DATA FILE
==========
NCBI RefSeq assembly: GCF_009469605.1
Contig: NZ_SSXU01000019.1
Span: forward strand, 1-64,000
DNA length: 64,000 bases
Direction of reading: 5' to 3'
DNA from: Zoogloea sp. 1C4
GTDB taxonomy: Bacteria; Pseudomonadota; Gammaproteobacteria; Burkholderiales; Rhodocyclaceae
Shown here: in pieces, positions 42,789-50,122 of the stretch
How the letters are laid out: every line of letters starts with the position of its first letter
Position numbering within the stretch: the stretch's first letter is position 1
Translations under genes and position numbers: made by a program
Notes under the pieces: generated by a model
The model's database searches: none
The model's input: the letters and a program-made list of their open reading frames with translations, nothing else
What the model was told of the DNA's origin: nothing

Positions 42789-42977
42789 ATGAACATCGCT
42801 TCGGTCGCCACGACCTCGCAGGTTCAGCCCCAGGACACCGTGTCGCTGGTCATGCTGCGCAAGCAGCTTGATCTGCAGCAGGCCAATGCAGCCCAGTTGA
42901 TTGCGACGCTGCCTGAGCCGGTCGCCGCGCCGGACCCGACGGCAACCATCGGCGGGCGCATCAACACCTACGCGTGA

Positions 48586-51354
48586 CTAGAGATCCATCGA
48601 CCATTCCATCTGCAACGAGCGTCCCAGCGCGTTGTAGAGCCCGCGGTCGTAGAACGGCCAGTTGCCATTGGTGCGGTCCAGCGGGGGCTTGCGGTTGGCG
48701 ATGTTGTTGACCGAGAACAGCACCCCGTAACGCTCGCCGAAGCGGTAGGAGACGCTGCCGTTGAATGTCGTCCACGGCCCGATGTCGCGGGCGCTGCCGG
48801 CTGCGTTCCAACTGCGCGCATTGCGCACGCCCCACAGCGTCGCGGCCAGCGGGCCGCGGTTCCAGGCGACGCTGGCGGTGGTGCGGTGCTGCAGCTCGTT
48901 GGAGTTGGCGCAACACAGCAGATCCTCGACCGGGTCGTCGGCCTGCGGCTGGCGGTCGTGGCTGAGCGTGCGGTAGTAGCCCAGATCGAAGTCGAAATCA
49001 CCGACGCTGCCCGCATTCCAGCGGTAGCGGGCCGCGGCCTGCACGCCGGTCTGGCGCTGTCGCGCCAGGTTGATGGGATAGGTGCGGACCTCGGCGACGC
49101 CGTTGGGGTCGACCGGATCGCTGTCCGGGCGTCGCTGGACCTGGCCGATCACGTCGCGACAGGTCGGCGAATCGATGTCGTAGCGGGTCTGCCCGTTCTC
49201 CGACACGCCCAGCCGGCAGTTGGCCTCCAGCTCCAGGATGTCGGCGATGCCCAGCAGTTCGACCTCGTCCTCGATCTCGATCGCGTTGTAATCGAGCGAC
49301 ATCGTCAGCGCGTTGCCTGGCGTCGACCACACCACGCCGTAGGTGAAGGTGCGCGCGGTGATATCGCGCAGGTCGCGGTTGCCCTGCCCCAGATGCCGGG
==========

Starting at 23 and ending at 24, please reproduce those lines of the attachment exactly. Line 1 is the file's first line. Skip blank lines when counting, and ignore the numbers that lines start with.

48701 ATGTTGTTGACCGAGAACAGCACCCCGTAACGCTCGCCGAAGCGGTAGGAGACGCTGCCGTTGAATGTCGTCCACGGCCCGATGTCGCGGGCGCTGCCGG
48801 CTGCGTTCCAACTGCGCGCATTGCGCACGCCCCACAGCGTCGCGGCCAGCGGGCCGCGGTTCCAGGCGACGCTGGCGGTGGTGCGGTGCTGCAGCTCGTT